How to Ask for a Raise

Asking for a Raise
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We’ll spare you the long-winded introduction about how miserable the economy is, but the thousands of people protesting in the streets across the country and globe speak for themselves. Still, that shouldn’t be an excuse to get complacent in your career. “You’re not going to get a good raise unless you ask for it,” says Suzanne Woolley, senior editor at Bloomberg Businessweek and head of Personal Finance at She spoke to Men’s Fitness about what you need to do to land that well-deserved raise.

Follow these rules to boost your chances of adding some more zeros to your paycheck, or, at the very least, keeping your dignity intact in case you get shot down.

When do you ask?

Woolley says that a year is the standard time to be at a job before you approach your boss for a raise. As for specific timing, she recommends the fall. “The fall, maybe even October, is a good time to ask for a raise because this is a time when a lot of companies are setting their budgets, and you [should] get your request in before the budget has been set. Once the budget has been set, you’re out of luck,” she says.

How do you approach your boss?

Woolley always suggests setting up a formal meeting. “Some people get inspired and try to do it in a hallway, but you don’t want to put someone on the spot like that; you want them to be better prepared.” She also recommends not tipping your boss off to anything being out of the ordinary. “You should totally dress normally. You don’t want to set this off as something that’s unusual or something that will put your boss on edge.” Once the meeting has been set, she says to lead with how much you like working there and highlight some of your accomplishments.

How much do you ask for?

There’s no such thing as the “right” amount to request because it’s so specific from industry to industry and company to company. Woolley says online salary resources aren’t very reliable, but recruiters are indispensible when determining how much you’re worth. “One of the most valuable things is to work with a friendly recruiter in your industry,” she says. “You want to try and build good relationships with recruiters because they know everything about salaries.”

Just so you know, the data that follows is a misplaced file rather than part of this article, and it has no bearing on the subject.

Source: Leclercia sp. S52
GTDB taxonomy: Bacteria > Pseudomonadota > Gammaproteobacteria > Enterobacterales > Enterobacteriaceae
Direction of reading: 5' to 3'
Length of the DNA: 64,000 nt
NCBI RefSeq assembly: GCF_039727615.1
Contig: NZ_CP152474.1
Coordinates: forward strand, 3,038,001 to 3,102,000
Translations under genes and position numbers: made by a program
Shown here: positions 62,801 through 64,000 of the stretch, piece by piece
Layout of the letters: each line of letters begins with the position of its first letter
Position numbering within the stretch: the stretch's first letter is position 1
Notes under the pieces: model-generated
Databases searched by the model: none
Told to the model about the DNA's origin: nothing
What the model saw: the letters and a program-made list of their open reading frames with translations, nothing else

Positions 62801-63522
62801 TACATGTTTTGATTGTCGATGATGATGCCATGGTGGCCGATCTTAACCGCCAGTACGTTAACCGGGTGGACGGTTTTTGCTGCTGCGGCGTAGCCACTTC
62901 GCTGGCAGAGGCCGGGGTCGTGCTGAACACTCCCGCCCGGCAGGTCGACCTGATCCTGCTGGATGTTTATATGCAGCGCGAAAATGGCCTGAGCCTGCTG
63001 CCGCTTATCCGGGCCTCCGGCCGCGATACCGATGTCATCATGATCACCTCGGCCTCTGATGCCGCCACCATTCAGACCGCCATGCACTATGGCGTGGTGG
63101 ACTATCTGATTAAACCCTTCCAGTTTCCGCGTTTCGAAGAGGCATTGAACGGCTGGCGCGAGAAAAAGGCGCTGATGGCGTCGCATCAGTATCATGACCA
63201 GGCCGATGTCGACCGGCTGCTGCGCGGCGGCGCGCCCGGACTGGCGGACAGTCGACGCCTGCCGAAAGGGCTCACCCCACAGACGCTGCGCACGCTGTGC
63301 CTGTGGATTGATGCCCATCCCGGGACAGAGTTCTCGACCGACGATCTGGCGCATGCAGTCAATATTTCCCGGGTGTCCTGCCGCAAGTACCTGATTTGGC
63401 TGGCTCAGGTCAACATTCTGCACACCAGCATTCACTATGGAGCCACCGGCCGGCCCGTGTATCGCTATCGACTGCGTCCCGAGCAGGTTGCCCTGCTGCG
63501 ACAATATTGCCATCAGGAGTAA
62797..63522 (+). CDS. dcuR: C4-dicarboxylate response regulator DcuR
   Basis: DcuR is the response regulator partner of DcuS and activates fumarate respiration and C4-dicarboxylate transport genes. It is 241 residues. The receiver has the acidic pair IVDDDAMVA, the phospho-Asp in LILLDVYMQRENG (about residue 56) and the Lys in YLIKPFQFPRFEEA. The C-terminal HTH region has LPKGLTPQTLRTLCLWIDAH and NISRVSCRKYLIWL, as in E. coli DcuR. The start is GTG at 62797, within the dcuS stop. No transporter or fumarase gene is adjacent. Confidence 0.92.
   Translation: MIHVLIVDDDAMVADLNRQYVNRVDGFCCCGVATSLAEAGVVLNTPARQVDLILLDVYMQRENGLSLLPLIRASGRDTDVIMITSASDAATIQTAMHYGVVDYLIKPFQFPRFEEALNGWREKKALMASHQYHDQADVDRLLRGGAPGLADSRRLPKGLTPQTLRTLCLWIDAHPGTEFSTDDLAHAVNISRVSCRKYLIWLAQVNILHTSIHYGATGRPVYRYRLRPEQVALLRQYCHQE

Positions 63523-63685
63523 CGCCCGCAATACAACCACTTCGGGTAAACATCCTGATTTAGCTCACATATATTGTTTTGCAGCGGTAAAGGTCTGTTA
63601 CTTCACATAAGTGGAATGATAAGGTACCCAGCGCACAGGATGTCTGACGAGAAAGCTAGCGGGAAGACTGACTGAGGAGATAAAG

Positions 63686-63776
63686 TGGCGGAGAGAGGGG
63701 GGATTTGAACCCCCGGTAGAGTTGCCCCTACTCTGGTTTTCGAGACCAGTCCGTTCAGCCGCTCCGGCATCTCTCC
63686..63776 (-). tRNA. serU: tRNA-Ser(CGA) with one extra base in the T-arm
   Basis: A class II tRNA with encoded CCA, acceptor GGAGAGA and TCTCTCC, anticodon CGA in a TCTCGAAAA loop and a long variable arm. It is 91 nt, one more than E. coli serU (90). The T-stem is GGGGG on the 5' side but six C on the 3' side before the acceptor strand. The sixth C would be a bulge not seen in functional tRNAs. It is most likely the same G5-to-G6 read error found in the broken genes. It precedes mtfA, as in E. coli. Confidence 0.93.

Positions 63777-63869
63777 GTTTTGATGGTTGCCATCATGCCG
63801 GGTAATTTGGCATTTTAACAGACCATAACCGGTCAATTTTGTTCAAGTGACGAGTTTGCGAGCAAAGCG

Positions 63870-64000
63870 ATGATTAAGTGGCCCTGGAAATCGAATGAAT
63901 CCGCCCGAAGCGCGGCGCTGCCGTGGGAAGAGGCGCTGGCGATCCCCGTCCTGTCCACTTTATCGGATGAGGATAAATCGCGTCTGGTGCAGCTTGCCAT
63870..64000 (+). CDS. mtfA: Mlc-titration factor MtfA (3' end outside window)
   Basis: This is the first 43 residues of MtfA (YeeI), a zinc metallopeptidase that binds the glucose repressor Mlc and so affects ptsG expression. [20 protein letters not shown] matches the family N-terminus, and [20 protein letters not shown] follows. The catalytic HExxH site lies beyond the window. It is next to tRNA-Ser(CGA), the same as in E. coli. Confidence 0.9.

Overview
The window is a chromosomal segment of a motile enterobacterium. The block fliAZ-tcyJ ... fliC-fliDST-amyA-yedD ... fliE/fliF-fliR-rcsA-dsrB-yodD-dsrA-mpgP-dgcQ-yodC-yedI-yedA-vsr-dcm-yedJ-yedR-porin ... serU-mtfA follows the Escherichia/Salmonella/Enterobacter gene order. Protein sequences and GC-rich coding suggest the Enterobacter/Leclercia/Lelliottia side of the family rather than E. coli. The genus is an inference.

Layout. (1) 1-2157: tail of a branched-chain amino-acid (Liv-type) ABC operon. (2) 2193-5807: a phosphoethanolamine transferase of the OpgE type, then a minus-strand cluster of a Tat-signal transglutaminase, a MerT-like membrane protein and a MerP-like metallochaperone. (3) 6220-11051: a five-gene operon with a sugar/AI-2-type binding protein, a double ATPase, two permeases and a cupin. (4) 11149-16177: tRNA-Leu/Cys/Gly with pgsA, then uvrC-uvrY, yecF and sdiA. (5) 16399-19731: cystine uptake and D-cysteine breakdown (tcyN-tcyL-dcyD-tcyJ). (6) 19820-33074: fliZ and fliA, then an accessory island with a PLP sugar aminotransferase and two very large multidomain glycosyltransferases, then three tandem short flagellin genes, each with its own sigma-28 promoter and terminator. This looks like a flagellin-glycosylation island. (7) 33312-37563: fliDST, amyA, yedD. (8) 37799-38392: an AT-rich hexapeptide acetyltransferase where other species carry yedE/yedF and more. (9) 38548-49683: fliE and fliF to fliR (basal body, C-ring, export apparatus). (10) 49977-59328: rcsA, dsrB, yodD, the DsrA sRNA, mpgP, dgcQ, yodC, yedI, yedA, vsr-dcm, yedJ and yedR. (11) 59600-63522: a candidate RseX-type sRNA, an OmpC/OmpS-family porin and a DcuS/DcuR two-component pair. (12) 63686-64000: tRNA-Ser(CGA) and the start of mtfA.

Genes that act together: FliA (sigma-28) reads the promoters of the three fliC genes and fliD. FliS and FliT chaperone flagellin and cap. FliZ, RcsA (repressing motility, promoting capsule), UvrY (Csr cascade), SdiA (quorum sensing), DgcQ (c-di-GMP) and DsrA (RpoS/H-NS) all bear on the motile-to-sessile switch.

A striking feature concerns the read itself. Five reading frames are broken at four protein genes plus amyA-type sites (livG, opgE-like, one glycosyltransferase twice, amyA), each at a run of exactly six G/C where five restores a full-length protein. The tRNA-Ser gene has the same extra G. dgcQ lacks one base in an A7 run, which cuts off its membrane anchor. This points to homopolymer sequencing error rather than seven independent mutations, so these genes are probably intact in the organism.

As for numbers, Woolley says asking for a 10% increase isn’t absurd, but, “it’s rare if you get an increase of 20% or more.” If you’re looking for a 5% boost, Woolley suggests asking for 7%. “Aim high, but be reasonable.”

How do you negotiate?

Preparation is key. Woolley says, “People should determine their game plan and think about what they’ll do if their boss says they can’t or offers something lower than they expected.” She says to consider things beyond money as bargaining chips. “Maybe you could negotiate your bonus, extra vacation days, or a training course that you want. Try and think of other things that you value,” she suggests. “If your company is in really tough times and they value you a lot, you can ask for more vacation days in the meantime.”

As for leveraging outside offers, Woolley says to proceed with caution. “On the one hand, it’s good that your boss knows that you’re in demand, but you don’t want to be threatening,” she says. She recommends weighing the options and making absolutely sure the pay boost is worth it. “If you’re going to tell your boss that so-and-so offered me this much, you have to be willing to leave.”

You got shot down. Now what?

Woolley says that getting shot down isn’t necessarily a bust. “If you have the conversation and they say, ‘Times are tough,’ you can ask, ‘What would I need to do to be able to have this conversation in six months?’ If you bring it up in a non-confrontational way, you tell your boss what sort of value you’re bringing.” So, even if you don’t get what you want this time around, you’ve set the groundwork.

However, Woolley says to be aware of when it’s time to cut your losses and run. “If you’ve asked and nothing’s happened in three years, you can infer that it’s time to leave.”

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